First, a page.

After that, it seems that every time Athens was sacked by some new invader, they damaged or stole major parts of the temple.  Fifteen columns remain standing today and a sixteenth column lies on the ground where it fell due to a storm in 1852. Nothing remains of the cella or the great statue that it once housed.

The temple was excavated in 1889–1896 by the British School in Athens, in 1922 by a German archaeologist and in the 1960s by another Greek archaeologist.

What’s left of the Temple of Olympian Zeus
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Ornate carved marble adorns the tops of the columns
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The Parthenon on the Acropolis between 2 isolated columns of the Zeus temple
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Hadrian’s Gate (Arch)

In one corner of the Temple of Olympian Zeus complex is Hadrian’s Gate but this one little section is outside the fence that enclosed the area you have to pay to go into.  But it is still considered part of the same complex.

Officially it is “The Arch of Hadrian” but everyone calls it “Hadrian’s Gate” or “Hadrian’s Arch”.  It is a monumental gateway resembling a Roman triumphal arch.  Hadrian (76 ad – 138 ad) it turns out was Roman emperor from 117 to 138 ad.  So why does he have a gate in Athens Greece?  It seems that when he visited Athens in 124 he really liked the place.  It didn’t hurt that prior to that visit he had been granted citizenship and given other honors by the Greeks.  And, in return he treated the Greeks quite well and adopted a more or less hands off policy and let the Greeks run their own affairs for the most part.  However, he did help them re-write a part of their constitution, and used the power of Rome, as well as subsidies, to aid Greek international trade.  He also funneled a fair amount of Roman wealth to Athens in support of public games, festivals and competitions.  He also sponsored the construction of public facilities like a large library, aqueducts, roads and various monuments around town.  In other words sucking up to the emperor has its benefits and in return he was quite well liked by the Greek government and the population of Athens.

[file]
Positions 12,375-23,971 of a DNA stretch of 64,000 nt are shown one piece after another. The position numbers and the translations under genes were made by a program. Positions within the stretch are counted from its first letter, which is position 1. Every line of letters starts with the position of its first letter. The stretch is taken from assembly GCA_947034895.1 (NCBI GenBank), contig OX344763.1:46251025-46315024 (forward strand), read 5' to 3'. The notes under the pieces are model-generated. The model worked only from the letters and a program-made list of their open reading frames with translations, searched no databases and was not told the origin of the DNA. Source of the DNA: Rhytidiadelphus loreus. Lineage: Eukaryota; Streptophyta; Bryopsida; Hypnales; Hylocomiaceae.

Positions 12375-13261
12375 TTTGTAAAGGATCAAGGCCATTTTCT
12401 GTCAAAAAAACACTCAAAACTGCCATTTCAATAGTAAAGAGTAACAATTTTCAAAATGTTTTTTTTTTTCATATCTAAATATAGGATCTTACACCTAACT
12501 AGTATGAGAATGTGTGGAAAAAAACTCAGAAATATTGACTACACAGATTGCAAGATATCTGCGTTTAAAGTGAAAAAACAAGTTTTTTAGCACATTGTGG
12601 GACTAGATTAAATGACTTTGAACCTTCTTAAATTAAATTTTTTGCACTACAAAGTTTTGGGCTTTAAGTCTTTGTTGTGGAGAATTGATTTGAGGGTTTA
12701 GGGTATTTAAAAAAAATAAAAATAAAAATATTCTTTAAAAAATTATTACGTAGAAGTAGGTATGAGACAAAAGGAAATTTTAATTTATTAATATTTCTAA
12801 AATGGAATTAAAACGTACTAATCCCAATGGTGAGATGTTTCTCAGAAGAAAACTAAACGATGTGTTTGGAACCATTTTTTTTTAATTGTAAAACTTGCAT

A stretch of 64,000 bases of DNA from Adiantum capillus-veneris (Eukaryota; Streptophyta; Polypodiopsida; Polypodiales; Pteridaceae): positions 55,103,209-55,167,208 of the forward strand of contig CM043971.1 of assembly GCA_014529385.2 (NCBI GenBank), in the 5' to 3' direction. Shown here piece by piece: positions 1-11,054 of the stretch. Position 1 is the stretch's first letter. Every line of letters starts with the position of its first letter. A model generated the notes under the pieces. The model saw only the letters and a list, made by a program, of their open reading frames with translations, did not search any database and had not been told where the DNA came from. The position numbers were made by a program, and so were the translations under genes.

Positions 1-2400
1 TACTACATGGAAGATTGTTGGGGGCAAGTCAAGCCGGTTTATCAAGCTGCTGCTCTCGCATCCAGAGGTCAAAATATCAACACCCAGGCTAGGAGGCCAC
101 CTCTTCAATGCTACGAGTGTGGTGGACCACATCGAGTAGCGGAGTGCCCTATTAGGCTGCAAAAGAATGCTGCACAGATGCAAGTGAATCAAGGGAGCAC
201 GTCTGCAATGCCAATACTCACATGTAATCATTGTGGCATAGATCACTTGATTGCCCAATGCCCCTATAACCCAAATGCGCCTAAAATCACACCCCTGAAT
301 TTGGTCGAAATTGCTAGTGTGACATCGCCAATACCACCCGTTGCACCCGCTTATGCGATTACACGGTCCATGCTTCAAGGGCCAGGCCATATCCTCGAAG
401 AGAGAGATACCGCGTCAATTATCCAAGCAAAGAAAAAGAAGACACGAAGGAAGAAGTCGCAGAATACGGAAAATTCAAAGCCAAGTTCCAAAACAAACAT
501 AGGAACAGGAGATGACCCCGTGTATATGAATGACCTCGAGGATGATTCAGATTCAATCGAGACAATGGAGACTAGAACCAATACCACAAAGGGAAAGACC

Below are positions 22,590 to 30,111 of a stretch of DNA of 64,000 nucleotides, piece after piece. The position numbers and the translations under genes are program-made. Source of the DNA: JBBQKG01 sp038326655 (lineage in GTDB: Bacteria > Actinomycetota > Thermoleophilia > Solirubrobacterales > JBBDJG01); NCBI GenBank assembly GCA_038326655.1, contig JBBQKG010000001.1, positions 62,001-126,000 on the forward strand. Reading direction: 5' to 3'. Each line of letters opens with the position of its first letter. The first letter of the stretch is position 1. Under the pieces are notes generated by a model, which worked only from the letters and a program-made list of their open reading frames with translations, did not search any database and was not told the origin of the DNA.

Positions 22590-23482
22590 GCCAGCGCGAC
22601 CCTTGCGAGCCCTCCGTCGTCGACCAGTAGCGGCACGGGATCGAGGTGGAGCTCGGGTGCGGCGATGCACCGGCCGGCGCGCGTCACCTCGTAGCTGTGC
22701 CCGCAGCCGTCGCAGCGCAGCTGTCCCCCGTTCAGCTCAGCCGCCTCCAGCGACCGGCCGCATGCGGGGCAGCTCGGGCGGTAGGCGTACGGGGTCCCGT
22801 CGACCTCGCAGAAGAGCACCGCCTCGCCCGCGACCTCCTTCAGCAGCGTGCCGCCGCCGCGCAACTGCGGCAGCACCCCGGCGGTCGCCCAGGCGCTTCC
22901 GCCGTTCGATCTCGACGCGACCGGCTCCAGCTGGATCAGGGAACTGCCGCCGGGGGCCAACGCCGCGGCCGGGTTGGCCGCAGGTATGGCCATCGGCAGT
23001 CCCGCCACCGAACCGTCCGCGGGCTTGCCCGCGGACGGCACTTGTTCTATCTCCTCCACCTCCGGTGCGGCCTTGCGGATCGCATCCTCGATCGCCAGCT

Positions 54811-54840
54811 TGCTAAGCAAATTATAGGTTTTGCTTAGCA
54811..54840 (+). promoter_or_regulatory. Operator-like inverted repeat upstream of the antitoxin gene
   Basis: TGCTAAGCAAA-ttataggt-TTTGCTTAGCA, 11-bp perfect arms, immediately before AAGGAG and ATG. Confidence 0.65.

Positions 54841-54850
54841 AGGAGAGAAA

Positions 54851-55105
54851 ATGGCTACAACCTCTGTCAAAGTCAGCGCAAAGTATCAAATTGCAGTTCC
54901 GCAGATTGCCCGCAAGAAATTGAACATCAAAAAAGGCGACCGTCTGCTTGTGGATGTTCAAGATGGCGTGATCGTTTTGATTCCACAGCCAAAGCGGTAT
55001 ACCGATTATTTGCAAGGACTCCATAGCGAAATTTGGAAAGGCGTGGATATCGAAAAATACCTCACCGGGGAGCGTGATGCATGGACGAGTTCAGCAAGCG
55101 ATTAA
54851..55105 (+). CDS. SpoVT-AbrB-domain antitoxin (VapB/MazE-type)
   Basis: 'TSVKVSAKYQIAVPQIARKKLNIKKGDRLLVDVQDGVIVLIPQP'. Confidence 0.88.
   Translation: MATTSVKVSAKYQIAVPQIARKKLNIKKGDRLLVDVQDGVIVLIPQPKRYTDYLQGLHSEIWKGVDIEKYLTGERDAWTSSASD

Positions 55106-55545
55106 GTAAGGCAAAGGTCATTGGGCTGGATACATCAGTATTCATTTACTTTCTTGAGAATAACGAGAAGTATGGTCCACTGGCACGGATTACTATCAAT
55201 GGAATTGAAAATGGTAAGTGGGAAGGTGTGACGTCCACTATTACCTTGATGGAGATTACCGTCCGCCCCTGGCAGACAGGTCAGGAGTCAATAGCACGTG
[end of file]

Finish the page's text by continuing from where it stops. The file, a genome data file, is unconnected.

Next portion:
The impetus for the arch is not entirely clear but it is probable that the citizens of Athens or another Greek group were responsible for its construction and design.  When built it spanned a major highway that led to the center of town and thus was dubbed “Hadrian’s Gate”.  The entire thing is made of Pentelic marble, same as used in the construction of the Parthenon and many other notable structures in Athens.  The arch was constructed without cement or mortar from solid marble, using clamps to connect the cut stones.

Over time though, streets got moved and traffic re-routed leaving Hadrian’s Gate in a somewhat  awkward place – at least photographically speaking.  It isn’t really in the open space of the Temple of Olympian Zeus. Nor is it arching over anything like a road or river.  Instead it sits sandwiched between a major traffic thoroughfare through town on one side, and the fenced in Temple of Olympian Zeus on the other side.  If you look at it from one side you’re looking at it across a 6 lane boulevard with cars, trucks and busses zooming by along with overhead wires for the electric busses.  If you look at it from inside the Temple of Zeus complex on the other side you have that boulevard behind the arch along with a drab collection of 4 and 5 story buildings obscuring the view of the Acropolis in the background.  And if you try to photograph it from atop the acropolis it is just lost in the jumble of buildings at the end of a street.